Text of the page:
When is an actor not an actor?
By ROBERT W. BETHUNE
In an article in Scientific American last August, Judy S. DeLoache made an interesting remark about symbolic representation: that there is a “duality inherent in all symbolic objects: they are real in and of themselves and, at the same time, representations of something else. To understand them, the viewer must achieve dual representation: he or she must mentally represent the object as well as the relation between it and what it stands for.”
Symbolic objects need not be inanimate. Actors are symbolic objects: real people, fully present in and of themselves, who represent something else, namely, the fictional character they portray. Actors, are, of course, alive; not only are they alive, but they possess the full panoply of perceptive, responsive and communicative behavior characteristic of all human beings. As such, they can do something inanimate symbolic objects cannot do: they can stop being a symbolic object at will.
This can be directly experienced quite easily. In many theaters, the layout of the building requires actors to use the same spaces in the building as the audience uses. A hallway that leads from the lobby to the dressing rooms and backstage may also be the way audience members reach the restrooms, for example. Thus, it is possible to encounter actors in full costume and makeup, in the identical visual condition in which they appear onstage, while they are offstage. In such circumstances, it is my experience that one does not in any way regard the actor as a symbolic object. There is no sense that the actors represent characters. They’re just people going about their business, somewhat oddly dressed.
The same thing can be seen when an actor breaks character. There are quite a few stories about well-known actors responding to cell phones that go off in the audience at inopportune moments. The common factor about the various responses—glaring, satirical witticisms at the expense of the hapless cell phone owner, and so forth—is that the actor deliberately breaks character in order to do whatever is done to make the point. At that moment, the actor is never experienced as representing a character; the actor is always experienced as acting and responding in their own person. The actor then resumes the performance, goes back into character, and is at once again a symbolic object.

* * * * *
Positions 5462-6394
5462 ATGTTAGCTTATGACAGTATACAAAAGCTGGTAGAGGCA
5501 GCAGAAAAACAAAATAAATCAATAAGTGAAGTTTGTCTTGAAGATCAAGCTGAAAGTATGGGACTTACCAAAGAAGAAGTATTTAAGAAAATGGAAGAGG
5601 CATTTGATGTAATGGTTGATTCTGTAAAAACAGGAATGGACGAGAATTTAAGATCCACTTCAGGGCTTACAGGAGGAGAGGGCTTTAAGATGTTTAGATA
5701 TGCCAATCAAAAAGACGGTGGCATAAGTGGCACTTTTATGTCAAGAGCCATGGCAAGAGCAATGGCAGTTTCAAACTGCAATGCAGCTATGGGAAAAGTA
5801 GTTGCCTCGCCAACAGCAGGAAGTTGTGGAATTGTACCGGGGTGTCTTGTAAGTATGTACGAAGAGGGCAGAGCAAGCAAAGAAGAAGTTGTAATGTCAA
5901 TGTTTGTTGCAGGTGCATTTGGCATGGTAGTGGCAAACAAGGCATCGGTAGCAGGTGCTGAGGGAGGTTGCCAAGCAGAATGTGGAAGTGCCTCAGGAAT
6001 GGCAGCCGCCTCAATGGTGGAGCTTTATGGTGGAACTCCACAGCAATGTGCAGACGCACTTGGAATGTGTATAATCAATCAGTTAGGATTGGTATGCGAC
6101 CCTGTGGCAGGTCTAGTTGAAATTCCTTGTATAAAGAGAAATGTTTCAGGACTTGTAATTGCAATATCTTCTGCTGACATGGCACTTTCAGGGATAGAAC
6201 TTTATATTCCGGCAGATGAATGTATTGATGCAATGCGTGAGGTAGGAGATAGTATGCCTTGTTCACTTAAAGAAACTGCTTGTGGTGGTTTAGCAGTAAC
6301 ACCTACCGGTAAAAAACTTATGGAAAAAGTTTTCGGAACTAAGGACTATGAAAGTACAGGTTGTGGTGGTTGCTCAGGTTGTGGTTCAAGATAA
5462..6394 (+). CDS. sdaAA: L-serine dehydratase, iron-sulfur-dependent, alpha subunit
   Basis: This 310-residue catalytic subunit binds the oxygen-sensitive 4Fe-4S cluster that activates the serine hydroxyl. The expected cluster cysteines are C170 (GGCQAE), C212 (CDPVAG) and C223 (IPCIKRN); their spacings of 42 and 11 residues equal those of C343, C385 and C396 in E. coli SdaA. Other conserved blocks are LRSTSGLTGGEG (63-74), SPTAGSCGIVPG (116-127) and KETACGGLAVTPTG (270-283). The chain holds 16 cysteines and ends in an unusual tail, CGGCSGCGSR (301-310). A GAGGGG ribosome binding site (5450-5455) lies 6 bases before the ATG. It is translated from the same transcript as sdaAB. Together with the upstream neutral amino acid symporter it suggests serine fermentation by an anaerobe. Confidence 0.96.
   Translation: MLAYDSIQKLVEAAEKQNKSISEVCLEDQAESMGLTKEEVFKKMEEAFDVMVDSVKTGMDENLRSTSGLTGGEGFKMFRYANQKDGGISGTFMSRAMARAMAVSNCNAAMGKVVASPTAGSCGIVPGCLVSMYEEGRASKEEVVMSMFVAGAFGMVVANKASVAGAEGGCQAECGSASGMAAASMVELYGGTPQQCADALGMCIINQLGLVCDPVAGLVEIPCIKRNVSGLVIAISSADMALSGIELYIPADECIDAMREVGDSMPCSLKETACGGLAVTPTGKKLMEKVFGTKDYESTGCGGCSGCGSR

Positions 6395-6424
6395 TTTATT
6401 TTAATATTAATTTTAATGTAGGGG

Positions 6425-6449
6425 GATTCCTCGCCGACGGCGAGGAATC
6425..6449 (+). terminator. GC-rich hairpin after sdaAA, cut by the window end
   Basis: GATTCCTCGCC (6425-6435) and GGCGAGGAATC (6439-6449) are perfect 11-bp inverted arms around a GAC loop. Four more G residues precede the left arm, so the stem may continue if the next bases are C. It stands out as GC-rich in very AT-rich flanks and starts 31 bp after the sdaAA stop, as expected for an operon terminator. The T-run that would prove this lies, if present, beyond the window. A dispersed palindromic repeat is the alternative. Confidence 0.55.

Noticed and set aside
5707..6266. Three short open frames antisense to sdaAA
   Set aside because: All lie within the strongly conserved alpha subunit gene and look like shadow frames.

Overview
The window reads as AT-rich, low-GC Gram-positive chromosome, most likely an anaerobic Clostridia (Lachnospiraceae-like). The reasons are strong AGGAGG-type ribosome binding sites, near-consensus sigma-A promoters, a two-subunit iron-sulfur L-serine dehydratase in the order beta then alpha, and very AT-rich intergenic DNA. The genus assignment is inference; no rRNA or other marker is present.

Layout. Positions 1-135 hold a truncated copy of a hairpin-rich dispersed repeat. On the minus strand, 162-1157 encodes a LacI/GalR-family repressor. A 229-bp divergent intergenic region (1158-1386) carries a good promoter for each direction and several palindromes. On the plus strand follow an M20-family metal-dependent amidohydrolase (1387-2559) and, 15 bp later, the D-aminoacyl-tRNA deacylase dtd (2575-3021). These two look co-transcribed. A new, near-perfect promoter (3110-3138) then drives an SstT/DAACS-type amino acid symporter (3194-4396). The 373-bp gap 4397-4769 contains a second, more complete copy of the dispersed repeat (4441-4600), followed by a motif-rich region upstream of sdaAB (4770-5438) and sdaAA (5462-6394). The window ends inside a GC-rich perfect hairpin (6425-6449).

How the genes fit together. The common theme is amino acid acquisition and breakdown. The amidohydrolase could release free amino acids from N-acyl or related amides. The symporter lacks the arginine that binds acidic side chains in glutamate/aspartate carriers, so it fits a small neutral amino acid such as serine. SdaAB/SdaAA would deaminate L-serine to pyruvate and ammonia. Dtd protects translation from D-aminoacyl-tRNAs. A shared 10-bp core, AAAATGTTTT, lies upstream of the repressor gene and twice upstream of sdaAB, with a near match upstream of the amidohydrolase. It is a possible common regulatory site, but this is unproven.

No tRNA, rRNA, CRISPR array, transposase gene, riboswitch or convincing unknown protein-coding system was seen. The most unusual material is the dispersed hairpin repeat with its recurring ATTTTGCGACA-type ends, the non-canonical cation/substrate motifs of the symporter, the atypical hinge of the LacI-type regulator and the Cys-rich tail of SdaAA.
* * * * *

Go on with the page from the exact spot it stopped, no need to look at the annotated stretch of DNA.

What that means, of course, is that actors have ways and means of letting us know when they mean us to see them as symbolic objects and when they don’t, and that we agree with them about what those ways and means are. In some performances, that code of conduct is actually manipulated in the course of the performance for artistic purposes. In plays that use asides, it is very interesting when the director asks the actors to emphasize the personal nature of the direct address, to respond to other actor’s asides by acknowledging, physically, through facial expression, or even through vocalization and ad-lib language, that there is an aside going on. For example, if one actor pokes fun at another in an aside, rather than have the other actor perform as the aside passes unheard, it’s very entertaining to have the actor respond appropriately, with, say, a “Get a load of HIM!” gesture or the like. The interest derives directly from the aspect of the role of the actor as symbolic object; the partial violation or ambiguous partial cessation of that role creates a very interesting tension in the performance and in the audience.
Theater is a shared live experience in which real people share the same space, breathe the same air, hear the same sounds, see the same actions, and even smell the same odors on both sides of the curtain line. The complicity, or tacit agreement, that exists between actors and audience as to how this experience shall work is one of the most important elements of the art. Seeing how it works in situations that push toward the boundaries of that complicity shows off ways in which the essential live-and-in-person relationship can be enhanced, manipulated, or controlled for effect. The increasing sophistication such exploration makes possible enriches the art.